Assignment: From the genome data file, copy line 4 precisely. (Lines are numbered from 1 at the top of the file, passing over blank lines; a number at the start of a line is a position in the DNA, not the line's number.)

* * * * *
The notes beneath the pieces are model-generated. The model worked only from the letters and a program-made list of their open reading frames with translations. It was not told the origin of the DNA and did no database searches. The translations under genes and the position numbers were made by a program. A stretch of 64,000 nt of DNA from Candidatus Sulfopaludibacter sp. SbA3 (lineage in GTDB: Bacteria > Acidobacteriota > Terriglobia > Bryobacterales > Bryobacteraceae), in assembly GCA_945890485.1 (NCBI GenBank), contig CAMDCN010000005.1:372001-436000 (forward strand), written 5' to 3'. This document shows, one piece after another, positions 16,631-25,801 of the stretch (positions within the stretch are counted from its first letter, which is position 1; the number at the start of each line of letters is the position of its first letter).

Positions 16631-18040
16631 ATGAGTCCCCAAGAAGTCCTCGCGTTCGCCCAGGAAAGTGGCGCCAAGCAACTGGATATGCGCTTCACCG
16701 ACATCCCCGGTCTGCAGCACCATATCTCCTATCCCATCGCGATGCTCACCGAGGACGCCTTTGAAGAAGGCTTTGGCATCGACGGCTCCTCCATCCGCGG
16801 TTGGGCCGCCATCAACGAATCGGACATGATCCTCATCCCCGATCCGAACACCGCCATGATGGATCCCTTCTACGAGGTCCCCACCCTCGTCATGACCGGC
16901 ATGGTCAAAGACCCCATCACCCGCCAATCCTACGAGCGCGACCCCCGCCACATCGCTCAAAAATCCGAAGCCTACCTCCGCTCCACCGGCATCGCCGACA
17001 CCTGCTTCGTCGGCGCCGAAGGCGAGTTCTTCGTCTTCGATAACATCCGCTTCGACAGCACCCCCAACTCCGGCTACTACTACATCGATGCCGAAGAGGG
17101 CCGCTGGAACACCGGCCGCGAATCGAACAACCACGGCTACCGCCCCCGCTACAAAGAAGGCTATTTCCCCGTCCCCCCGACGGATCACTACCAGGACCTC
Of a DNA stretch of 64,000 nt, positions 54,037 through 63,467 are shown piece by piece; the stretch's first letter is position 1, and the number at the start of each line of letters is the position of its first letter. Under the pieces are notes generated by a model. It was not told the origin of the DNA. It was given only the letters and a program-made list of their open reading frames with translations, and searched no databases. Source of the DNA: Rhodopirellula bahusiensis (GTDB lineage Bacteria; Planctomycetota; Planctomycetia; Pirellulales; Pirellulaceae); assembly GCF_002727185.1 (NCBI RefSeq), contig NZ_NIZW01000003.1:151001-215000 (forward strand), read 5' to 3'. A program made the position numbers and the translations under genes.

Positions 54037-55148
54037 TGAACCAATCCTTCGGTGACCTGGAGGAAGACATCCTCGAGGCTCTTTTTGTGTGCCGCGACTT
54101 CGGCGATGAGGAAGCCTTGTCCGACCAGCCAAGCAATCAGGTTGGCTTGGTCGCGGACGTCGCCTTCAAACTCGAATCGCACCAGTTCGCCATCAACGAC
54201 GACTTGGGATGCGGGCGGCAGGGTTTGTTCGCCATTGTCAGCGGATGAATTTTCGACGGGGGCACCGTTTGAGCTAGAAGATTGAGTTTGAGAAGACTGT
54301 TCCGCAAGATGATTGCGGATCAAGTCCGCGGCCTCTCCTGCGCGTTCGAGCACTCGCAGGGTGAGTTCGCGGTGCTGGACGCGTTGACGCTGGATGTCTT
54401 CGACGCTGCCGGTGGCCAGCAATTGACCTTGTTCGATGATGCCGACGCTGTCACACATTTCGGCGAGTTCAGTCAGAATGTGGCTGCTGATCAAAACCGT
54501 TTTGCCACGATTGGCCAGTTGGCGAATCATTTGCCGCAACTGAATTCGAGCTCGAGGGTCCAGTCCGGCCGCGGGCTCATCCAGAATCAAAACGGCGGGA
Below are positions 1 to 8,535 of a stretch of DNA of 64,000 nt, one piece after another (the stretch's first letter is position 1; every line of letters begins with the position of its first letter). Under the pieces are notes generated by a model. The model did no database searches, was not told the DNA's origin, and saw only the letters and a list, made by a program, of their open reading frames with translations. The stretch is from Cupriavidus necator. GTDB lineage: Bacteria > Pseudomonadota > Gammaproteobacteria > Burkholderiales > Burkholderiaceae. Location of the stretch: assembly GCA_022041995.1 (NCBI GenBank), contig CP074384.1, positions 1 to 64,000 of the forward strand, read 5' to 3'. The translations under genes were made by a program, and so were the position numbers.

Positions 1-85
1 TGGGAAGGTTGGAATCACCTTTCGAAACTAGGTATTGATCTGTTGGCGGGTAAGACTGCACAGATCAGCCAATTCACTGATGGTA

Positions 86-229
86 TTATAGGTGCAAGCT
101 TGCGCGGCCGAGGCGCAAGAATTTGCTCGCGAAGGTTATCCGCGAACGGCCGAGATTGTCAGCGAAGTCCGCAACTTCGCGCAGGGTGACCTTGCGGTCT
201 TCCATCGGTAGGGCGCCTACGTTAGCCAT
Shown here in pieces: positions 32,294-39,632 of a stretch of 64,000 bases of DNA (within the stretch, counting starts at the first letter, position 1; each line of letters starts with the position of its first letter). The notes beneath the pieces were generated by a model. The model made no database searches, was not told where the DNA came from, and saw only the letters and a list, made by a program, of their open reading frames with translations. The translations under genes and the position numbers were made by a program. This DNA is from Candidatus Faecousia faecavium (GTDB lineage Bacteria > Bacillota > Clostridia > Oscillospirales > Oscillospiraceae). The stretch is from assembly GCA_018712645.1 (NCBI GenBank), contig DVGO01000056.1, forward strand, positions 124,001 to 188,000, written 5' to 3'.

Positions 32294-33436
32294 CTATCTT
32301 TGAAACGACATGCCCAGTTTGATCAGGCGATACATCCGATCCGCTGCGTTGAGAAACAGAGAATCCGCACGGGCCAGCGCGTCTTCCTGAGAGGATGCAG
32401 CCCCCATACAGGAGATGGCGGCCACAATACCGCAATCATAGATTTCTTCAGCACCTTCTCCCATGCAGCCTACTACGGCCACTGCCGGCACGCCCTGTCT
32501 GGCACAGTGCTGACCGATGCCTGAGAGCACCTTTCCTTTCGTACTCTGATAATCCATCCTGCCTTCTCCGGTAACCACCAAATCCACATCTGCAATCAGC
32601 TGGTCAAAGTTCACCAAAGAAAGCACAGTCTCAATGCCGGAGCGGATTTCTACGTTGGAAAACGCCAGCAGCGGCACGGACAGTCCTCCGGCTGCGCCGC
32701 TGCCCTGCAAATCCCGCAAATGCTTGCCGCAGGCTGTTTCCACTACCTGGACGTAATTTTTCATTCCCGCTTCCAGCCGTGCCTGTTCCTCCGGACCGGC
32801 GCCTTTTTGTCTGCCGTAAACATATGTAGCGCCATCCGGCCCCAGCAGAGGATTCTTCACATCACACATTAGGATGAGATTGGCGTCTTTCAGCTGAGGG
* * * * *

16701 ACATCCCCGGTCTGCAGCACCATATCTCCTATCCCATCGCGATGCTCACCGAGGACGCCTTTGAAGAAGGCTTTGGCATCGACGGCTCCTCCATCCGCGG